Importing bathymetry, the basis of your model

Comment on Last Week's video

Last week we uploaded the first video in a series of videos aiming at be a step by step example of dBSea features and workflow. In the video i demonstrate one way of getting bathymetry into dBSea. In this post I'll comment a little further on the subject.

Finding bathymetry data

Depending on what part of the seabed you are interested in you could face very different challenges when trying to come by good bathymetry data. In Europe, as in the video, a very good place to start is the "European Marine Observation and Data Network" - EMOD. Most data from European countries are collected and put into this user-friendly database. The most recent data is not available as it takes some time for new data to be incorporated.
Especially the "Download area of interest" option is great for getting a limited area of interest.
Depending on your selections in the viewer you'll download a file that is immediately compatible with GIS software and dBSea. 
You'll often end up having to find better resolution data, and this is a bit of a skill in its own right, and can be downright frustrating until you figure it out.

Whats under the ASCII label?

The ASCII format is very basic and consists of a simple grid of depth values preceded by a six-line preamble.
A bathymetry file in ASCII grid format
The preamble gives you (and any software) some simple information:
  • Width - ncols, number of columns
  • Height - nrows, number of rows
  • Lower left corner longitude - xllcorner
  • Lower left corner latitude - yllcorner
  • Resolution - cellsize, degrees per data point (this can be meters if x-y corner is in meters)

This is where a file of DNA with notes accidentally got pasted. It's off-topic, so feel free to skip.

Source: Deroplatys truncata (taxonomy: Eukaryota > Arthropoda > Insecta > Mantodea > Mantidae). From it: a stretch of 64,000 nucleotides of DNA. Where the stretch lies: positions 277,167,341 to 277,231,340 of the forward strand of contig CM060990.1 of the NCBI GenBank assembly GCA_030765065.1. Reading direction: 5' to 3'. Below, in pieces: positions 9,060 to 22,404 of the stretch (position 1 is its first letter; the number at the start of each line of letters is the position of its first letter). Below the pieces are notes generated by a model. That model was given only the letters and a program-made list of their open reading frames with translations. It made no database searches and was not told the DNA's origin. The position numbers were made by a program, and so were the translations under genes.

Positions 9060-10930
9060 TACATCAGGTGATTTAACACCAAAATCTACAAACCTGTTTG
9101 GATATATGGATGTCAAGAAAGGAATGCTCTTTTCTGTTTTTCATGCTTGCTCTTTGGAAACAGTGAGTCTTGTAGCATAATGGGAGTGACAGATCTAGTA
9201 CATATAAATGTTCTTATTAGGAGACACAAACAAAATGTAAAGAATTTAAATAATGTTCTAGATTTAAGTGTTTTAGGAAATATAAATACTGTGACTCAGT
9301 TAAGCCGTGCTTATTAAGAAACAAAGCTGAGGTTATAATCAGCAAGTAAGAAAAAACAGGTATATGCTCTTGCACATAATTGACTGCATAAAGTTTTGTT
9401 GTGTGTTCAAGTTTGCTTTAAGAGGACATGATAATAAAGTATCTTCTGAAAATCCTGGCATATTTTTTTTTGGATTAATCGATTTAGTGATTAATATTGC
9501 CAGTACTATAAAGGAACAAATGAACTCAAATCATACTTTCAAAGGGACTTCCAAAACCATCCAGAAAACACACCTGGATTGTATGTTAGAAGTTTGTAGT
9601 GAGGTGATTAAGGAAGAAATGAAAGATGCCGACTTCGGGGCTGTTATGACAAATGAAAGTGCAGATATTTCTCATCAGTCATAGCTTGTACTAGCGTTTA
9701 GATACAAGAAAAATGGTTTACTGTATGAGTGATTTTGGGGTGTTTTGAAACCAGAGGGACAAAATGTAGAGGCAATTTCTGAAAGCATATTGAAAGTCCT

• No data value - Allows for designation of a number to be interpreted as "not surveyed", Often this would be "-9999", my GIS-software chooses -3.4e38 as default (!?)
The one downside of the ASCII grid format is that it is uncompressed and therefore takes up a lot of space. 
If you will do a lot of manipulation with you bathymetry you can download it as GEOTiff as this format only take up about a third of the space (when uncompressed), and works with all GIS-software as well. You'll need to convert back to ASCII grid before import to dBSea.

Top tip: I often use a simple program in R or Octave to replace NODATA_values with an arbitrary land height value, as the unsurveyed areas are often land anyway. For smaller data sets you can use the "find/replace" method in notepad for the same thing.

Many more data formats exist, and often you need some skills in GIS-software to convert this into either ASCII grid or xyz format (QGIS, SAGA and GRASS are three great choices for open source GIS-tools).

Data resolution ≠ display resolution

Once imported into dBSea you might find that the display is not the same resolution as the bathymetry, this is to conserve memory. The calculations are done on the full resolution data, but the graphics display only shows a compressed version of the final result. (change this in Preferences/Graphics/Max bathymetry graphics data)
Left picture has a resolution of 4,000 pixels (200x200), while the right picture is 400,000 (2000x2000). The calculations will be the same, but the rendering is much faster in the left picture.
No point in setting the resolution higher than the screen you're working on (unless you need to zoom a lot). Only the bathymetry resolution is affected by this, the results are presented depending on your calculation grid resolution.

Thanks for reading!